The use of "gun" as a noun to refer to all the children in the school serves three linked purposes.
Initially it purposefully confuses the reader as to what's happening in the poem, while ensuring that the focus is on guns. The opening of
the gun heard the first shot
Is a deliberate obfuscation. How can a gun hear itself? It isn't until we get to
the gun’s teacher told everyone to get on the ground
That's there's any clarity as to what this poetic device is doing, and it may be a couple more lines before it's completely clear to the reader. By doing this, the reader's confusion mimics the confusion of a child in the initial stages of the shooting while ensuring the focus of both their thoughts is on guns.
This latter effect is the second and central thrust of this device. Through the entire poem the reader cannot forget, even for a moment, that a gun is the centerpiece of this event, just as those trapped in a shooting cannot forget that either.
Finally, it also helps to bring home the political subtext of the poem about the danger of guns and the need for gun control, demonstrated by the later references to "thoughts and prayers" and "second amendment". Through the repetition of the word "gun' the reader is not allowed to forget that without the presence of the gun, this terrifying tragedy would not be happening.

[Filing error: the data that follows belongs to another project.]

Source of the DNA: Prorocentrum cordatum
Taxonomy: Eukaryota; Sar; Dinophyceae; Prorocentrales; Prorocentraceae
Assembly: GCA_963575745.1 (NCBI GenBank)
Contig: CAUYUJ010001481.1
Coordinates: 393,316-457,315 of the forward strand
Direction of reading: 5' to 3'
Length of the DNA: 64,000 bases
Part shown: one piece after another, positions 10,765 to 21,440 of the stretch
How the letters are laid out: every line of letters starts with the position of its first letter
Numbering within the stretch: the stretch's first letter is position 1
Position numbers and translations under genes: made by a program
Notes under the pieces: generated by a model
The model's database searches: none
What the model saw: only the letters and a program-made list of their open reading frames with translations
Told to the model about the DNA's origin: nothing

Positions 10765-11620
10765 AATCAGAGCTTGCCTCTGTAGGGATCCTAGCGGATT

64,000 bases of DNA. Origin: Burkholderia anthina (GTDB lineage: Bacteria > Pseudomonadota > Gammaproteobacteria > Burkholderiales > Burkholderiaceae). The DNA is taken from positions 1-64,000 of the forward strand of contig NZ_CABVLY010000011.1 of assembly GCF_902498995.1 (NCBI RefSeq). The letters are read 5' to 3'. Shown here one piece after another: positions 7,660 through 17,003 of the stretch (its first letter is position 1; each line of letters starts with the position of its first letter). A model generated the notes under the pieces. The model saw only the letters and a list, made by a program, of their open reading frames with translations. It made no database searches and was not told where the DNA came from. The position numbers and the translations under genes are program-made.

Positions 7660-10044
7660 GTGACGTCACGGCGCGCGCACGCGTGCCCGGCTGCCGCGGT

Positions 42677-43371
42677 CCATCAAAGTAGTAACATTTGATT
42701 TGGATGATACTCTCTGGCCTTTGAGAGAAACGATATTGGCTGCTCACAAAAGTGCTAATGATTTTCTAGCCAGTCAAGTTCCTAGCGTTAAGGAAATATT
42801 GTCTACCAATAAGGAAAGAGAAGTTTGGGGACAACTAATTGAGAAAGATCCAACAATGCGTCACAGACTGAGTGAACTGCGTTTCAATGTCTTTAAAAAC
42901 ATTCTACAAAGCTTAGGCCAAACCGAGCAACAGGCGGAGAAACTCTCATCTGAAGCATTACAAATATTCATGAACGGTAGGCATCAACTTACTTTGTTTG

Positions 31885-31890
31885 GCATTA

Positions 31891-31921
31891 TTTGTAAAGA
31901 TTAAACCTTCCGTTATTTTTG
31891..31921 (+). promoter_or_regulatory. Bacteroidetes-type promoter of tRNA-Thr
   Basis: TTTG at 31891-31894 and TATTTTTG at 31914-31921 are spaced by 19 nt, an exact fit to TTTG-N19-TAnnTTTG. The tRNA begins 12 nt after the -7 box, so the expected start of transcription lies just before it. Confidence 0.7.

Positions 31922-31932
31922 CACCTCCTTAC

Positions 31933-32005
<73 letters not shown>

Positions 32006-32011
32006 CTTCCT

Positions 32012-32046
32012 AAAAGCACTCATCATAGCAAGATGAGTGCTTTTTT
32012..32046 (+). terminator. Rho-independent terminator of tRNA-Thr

The poet has used this device because it is simple and highly effective. By using "gun" as the noun in place of "child" or a gendered alternative the poet can get this effect of repetition without burdening the poem with clumsy language to mention a gun in every line, diluting its direct impact. It also makes it easy to keep the poem in the first person, heightening the reader's empathy with the child experiencing this event.
This is an extreme example of a poetic technique called anaphora. Merriam-Webster defines it as:
repetition of a word or expression at the beginning of successive phrases, clauses, sentences, or verses especially for rhetorical or poetic effect